Saturday, August 16, 2008

The Basic Duties of a Butler

The duties of the butler confine him to the drawing-room and dining-room. The dining-room, however, is his particular domain; he sees that everything is in order, that the table is laid correctly, the lighting effect satisfactory, the flowers arranged, and in short that the room and appointments are in perfect readiness for a punctual meal. In this work a parlor maid assists him by sweeping and dusting, and a pantry-maid helps him by keeping everything immaculate and in readiness in the pantry. The butler serves at breakfast, luncheon and dinner.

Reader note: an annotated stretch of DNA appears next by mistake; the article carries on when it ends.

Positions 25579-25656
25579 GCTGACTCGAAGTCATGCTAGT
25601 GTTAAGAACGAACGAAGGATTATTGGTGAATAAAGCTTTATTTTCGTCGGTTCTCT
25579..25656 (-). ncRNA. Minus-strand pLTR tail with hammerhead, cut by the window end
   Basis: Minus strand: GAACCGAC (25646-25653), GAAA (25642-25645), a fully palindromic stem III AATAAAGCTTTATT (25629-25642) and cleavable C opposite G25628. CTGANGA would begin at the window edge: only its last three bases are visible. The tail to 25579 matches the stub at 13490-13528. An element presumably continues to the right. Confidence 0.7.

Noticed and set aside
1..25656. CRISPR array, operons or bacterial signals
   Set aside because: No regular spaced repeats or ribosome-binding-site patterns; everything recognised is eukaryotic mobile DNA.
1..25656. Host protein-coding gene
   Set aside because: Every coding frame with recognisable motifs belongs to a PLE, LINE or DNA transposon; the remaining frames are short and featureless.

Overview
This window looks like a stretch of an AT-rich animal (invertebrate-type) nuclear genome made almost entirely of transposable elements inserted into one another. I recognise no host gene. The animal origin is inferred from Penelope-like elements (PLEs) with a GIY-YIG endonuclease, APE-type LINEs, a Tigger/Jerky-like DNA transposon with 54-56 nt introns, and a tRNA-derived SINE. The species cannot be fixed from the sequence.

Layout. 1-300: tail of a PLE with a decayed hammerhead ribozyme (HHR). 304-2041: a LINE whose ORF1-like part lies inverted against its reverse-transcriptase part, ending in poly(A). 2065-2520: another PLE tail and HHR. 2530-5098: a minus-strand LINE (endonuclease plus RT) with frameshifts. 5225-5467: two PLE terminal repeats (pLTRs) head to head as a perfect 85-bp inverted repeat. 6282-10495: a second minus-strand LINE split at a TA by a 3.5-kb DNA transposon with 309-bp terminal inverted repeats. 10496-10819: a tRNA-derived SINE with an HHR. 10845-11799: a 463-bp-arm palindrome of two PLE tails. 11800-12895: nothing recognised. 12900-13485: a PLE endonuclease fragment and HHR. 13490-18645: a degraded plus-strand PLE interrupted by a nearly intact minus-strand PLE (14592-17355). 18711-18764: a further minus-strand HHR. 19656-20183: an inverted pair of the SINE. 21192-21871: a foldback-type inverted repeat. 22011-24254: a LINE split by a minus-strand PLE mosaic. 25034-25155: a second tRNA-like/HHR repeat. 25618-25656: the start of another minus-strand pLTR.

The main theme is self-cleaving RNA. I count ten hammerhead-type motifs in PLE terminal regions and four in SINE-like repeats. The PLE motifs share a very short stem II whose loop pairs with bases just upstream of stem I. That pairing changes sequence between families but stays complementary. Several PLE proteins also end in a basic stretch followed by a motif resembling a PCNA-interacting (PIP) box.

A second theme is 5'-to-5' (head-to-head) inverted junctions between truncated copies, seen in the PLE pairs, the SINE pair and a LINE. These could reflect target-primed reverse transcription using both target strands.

Where there is a second-man, he may assist the butler with the serving at dinner; and at large entertainments the maid who assists in the pantry may also be requested to serve. The butler also is in charge of the afternoon-tea duties, in homes where this custom prevails. He brings in the tray, arranges it for the hostess and sees that everyone is served. Where there are only a few servants, the butler may be expected to help with the dishes, polish the silver and assist in the pantry. But if there are maid servants, and a second-man to do the heavier work, then he is expected to serve in a small measure as the valet for the master of the house. He lays out his evening clothes, brushes and presses the garments worn in the morning, and draws his bath. Sometimes, when his domestic duties are very light, the butler is requested to serve as footman to the mistress when she goes riding in the afternoon. An important duty of the butler is to answer the door bell whenever it rings. He must see that the front door and the hall is in order and well-swept, and that the drawing-room door is locked every night after the family has retired. A great deal of the comfort and pleasure of the family depends upon the manner in which the butler attends to his duties.

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